Dictionary of science

Dictionary of science

M J Clugston (ed) 


London, UK: Penguin Books 2009 | 768pp | ?12.99 (SB) ISBN 9780141037967 

Reviewed by Mary Daniels 

The Penguin dictionary of science  has a long pedigree, having been first published in 1942, edited by Eugene Uvarov, going through seven editions, co-edited by Alan Isaacs, until 1993. I had one of these old editions and found it extremely useful at university. The dictionary was then relaunched as the (New) Penguin dictionary of science  in 1998, edited by Michael Clugston with a team of assistants, and in this form has been published in three editions, the second in 2004 and the latest in 2009.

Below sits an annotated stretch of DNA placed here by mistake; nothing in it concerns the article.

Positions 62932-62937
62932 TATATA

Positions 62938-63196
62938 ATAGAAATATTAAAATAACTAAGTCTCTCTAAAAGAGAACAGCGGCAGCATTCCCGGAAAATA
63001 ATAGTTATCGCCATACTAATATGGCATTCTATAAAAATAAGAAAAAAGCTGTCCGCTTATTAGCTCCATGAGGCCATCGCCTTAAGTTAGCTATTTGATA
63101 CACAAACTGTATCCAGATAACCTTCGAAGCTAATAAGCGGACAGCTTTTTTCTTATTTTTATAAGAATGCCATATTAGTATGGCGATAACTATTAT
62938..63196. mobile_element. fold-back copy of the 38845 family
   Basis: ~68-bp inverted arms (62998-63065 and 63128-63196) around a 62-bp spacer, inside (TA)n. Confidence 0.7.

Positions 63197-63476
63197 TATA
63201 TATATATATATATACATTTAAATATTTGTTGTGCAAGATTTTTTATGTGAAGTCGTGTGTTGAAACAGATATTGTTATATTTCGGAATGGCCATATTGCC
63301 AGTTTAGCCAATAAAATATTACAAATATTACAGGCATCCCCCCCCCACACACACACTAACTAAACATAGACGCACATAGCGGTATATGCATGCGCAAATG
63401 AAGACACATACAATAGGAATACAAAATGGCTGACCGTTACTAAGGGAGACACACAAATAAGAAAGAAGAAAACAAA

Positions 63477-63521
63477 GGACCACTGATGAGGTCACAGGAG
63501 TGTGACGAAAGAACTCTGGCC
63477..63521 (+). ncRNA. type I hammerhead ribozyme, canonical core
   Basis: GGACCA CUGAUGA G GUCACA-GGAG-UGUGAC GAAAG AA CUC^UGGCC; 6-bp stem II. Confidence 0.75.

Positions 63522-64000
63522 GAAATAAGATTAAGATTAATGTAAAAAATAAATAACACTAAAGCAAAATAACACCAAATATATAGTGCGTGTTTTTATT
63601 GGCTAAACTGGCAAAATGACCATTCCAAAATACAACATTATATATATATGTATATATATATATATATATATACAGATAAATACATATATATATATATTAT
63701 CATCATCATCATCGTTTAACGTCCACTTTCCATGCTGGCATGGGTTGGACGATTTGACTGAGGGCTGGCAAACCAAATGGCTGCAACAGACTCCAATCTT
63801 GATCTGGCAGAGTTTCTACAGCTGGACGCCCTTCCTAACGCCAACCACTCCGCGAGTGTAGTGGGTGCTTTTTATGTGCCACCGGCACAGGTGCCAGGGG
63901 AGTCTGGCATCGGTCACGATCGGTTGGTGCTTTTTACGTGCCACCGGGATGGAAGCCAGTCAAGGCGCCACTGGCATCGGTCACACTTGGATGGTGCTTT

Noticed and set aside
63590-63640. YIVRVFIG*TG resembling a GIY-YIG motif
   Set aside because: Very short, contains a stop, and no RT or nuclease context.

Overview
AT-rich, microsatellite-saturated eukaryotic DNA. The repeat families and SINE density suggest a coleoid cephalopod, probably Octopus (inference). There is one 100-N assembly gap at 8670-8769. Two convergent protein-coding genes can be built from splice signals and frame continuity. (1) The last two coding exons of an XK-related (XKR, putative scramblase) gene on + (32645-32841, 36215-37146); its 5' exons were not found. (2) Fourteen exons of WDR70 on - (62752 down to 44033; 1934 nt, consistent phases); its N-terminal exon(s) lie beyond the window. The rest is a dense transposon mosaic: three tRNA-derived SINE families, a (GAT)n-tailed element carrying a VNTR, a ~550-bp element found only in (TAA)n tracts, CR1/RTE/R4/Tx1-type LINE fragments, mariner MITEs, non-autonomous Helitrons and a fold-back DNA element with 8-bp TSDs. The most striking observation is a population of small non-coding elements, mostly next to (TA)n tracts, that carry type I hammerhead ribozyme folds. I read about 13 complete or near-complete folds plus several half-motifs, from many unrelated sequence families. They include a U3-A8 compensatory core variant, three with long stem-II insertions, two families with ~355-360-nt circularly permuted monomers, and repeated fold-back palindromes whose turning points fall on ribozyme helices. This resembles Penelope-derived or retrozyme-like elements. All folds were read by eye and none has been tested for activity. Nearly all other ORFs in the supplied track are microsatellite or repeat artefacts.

This new edition like its predecessors, covers the whole range of science from chemistry, biochemistry, physics and mathematics to astronomy, geology, molecular biology, and computing, giving good concise definitions of the major terms used in these diverse areas.  

It makes an excellent desktop reference work for anyone involved in the reading or writing of science, but lacks sources for further reading, instead giving cross-references which send the reader round and round the dictionary itself. Also, one wonders if today there is still a need for such a work, when most enquirers seek web definitions of scientific terms.